Although numerous benefits exist for campers in adventure activities, emotional fear may prevent their participation. An emotionally safe adventure program environment could make the difference of increased camper participation and the realization of program outcomes. However, knowledge of which techniques to use in developing this environment of emotional safety is at the discretion of the facilitator. If an inexperienced counselor/facilitator uses inappropriate or inadequate facilitation techniques with campers, their emotional safety may be compromised and self-esteem damaged. This could be detrimental to not only individual and group development but also safety and program outcomes as well. In addition, the damage done to campers by an uninformed counselor could not only have major impact on them but to the camp’s ethical reputation as well.

It takes staff training, skill, and talent to create emotionally safe environments for campers. The organized camp community has identified this as an issue and has responded with recent articles such as Marla Coleman’s (Camping Magazine 1997) “Coaching Emotional Skills at Camp” and Denise Nelson’s (Camping Magazine 2000) “Building Bunk Group Buddies.” In addition, when discussing developments in staff training, Bob Ditter (Camping Magazine 1995) states that camps have“ . . . become even more concerned and informed about the emotional safety of campers (p. 40).”

Camp adventure facilitators have numerous choices from a variety of disciplines in which to create emotionally safe environments for their campers. Unfortunately, many camp adventure facilitators have not had the training necessary to discern the difference. They techniques. They may not know how to involve campers in determining their own individual and group adventure program goals and outcomes to maximize the value of these adventures to the camper experience.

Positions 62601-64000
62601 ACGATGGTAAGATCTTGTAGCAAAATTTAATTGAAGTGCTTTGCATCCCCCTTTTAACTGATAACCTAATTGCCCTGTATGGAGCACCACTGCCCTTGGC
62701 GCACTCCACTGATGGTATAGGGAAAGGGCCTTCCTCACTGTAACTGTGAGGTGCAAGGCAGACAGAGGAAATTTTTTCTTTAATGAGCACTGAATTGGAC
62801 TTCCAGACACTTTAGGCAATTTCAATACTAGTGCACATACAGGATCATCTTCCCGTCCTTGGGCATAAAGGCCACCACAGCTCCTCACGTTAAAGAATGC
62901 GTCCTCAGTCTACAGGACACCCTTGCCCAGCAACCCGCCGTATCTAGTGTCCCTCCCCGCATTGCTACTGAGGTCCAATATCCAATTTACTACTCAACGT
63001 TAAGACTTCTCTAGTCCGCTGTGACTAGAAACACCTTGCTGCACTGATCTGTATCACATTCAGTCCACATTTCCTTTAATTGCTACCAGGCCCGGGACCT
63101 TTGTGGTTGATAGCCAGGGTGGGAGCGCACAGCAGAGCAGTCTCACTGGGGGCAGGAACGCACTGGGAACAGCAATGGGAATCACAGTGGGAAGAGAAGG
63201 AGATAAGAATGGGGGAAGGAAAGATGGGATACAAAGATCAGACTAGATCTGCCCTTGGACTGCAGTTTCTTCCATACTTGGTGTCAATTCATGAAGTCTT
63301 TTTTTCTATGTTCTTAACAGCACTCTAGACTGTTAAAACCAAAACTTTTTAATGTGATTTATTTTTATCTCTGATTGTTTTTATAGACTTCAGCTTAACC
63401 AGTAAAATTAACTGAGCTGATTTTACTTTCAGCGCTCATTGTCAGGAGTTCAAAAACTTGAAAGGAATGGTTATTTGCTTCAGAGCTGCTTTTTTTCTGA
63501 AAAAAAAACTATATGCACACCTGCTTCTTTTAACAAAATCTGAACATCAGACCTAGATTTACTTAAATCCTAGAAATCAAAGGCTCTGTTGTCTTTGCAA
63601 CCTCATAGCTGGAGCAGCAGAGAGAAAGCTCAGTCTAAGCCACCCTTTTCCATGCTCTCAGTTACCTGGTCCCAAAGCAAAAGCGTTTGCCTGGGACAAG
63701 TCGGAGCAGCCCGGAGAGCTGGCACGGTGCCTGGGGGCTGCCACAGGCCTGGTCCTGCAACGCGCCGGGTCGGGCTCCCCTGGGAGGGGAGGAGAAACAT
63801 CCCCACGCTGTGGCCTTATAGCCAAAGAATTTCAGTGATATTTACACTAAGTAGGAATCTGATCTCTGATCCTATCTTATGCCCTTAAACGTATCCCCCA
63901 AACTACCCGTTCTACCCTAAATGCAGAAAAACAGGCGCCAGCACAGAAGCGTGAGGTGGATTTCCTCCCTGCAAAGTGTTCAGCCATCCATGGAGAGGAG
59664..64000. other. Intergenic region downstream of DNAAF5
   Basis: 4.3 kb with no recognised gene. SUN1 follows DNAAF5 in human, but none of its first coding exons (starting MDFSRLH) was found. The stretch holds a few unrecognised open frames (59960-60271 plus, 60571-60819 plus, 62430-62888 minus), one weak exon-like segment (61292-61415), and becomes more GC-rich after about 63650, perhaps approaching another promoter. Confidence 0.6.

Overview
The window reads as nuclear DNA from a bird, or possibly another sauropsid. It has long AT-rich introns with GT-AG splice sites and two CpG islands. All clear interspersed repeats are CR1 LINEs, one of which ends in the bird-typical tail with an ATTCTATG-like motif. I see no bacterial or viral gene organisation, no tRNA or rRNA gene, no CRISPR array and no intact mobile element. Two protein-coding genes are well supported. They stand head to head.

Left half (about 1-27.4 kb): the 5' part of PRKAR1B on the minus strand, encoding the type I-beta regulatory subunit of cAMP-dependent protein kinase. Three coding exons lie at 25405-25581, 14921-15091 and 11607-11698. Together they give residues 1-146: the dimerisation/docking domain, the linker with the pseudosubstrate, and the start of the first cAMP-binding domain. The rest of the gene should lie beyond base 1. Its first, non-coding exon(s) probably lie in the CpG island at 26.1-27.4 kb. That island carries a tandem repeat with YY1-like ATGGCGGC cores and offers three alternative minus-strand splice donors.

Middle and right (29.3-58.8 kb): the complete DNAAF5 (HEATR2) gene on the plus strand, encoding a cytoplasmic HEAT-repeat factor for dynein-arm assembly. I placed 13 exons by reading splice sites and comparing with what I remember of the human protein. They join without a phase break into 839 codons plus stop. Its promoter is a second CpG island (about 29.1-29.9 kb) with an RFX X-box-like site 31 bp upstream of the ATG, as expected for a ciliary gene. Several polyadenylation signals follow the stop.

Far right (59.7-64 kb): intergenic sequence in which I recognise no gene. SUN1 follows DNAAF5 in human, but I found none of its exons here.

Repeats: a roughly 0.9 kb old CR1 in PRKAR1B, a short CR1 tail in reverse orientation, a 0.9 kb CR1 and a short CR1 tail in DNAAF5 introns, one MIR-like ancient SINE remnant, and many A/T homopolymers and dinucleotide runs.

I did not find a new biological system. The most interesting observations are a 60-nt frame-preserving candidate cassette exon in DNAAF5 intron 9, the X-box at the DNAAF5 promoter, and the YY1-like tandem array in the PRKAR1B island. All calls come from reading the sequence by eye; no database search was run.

Camp Responsibility and Program Outcomes

The camp administration’s responsibility is to empower staff with the responsibility of creating emotionally safe environments for campers in their adventure programs and provide the staff training for them to be successful. Coleman (1997) states, “When you arm your staff with tools that nurture emotional competence, you forge a bond in your camp community that empowers your counselors to have a profound, positive effect on campers (p. 21).”

However, much of staff training has focused on technical activity skills and planning the physical safety of the participants. Given the complex responsibilities of camp staff in running adventure programs, perhaps the weight of this responsibility often inhibits our adventure activity facilitators from encouraging participant input when devising group goals and standards of behavior within the group. Often, our camp staff do what they have experienced themselves without really understanding the process or progression that is needed to achieve program outcomes. Camp staff doing “the ten-minute read and preparation” right before conducting an adventure activity program delivery is rather scary and often unproductive in achieving program outcomes. Campers may get through it, but might lose out on reaching their maximum potential for success in the process.

In contrast, Ditter (1995) concluded that effective precamp training should include discussing child-related issues and coaching counselors to work more effectively with campers. Camp directors may need to ask themselves if they spend enough time on this topic in precamp training. Do they allow time for more advanced training during the camp season to help their counselors continue to develop facilitation techniques that create emotionally safe learning environments for their campers?